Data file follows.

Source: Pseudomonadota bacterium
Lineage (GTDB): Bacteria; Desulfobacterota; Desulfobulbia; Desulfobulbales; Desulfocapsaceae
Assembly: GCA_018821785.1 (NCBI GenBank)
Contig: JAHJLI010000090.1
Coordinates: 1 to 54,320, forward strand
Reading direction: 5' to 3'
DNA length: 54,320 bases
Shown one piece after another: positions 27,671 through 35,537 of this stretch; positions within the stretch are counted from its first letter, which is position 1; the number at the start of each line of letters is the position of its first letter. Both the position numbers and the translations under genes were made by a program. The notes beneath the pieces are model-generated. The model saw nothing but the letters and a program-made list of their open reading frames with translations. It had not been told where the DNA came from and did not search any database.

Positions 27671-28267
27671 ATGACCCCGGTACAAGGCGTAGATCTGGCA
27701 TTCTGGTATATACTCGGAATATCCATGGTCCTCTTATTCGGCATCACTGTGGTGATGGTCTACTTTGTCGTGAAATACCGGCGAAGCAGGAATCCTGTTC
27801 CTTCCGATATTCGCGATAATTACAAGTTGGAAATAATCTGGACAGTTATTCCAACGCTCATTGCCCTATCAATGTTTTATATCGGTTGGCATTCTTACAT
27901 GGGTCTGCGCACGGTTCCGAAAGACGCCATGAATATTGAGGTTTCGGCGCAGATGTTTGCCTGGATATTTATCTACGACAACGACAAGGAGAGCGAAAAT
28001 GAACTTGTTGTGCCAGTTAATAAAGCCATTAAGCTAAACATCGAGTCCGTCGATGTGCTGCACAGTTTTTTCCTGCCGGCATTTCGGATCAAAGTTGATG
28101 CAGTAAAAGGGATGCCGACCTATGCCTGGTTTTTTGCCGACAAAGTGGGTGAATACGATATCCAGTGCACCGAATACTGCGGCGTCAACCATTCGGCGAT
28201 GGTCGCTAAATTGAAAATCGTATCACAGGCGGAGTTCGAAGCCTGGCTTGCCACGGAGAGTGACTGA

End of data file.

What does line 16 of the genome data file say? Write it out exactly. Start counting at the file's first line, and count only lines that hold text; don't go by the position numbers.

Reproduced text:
28201 GGTCGCTAAATTGAAAATCGTATCACAGGCGGAGTTCGAAGCCTGGCTTGCCACGGAGAGTGACTGA